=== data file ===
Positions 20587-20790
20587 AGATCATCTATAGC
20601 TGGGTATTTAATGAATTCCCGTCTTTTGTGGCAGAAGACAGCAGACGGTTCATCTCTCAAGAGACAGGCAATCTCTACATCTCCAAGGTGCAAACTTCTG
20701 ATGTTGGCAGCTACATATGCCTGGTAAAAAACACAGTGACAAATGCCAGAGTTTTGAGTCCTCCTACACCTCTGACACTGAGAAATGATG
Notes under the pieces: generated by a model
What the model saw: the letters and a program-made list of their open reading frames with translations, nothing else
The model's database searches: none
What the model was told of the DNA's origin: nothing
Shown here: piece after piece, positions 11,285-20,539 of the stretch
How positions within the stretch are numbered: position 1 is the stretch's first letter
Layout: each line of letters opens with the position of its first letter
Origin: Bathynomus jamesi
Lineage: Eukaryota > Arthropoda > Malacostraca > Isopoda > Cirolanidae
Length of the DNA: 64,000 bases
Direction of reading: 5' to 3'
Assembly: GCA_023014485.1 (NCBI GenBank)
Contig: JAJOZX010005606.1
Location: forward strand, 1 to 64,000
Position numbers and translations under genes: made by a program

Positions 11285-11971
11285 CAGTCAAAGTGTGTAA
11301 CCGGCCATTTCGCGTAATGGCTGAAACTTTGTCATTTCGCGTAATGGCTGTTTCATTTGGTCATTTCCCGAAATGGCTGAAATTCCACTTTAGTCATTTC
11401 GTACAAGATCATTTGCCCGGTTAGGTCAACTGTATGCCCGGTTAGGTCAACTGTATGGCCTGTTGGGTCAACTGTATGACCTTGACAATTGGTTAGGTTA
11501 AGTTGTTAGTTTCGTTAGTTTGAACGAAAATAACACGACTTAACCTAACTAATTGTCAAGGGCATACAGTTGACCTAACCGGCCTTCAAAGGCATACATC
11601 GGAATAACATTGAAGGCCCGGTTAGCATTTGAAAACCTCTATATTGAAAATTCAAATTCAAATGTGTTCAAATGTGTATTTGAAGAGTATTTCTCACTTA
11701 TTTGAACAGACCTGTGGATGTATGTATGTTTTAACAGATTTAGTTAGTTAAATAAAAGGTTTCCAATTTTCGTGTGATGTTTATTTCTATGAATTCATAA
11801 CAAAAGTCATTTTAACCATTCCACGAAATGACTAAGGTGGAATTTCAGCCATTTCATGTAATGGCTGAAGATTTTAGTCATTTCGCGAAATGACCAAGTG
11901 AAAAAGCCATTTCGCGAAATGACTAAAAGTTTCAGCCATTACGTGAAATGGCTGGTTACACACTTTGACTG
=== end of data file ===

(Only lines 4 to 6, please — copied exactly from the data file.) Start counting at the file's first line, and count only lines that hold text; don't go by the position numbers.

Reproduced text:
20701 ATGTTGGCAGCTACATATGCCTGGTAAAAAACACAGTGACAAATGCCAGAGTTTTGAGTCCTCCTACACCTCTGACACTGAGAAATGATG
Notes under the pieces: generated by a model
What the model saw: the letters and a program-made list of their open reading frames with translations, nothing else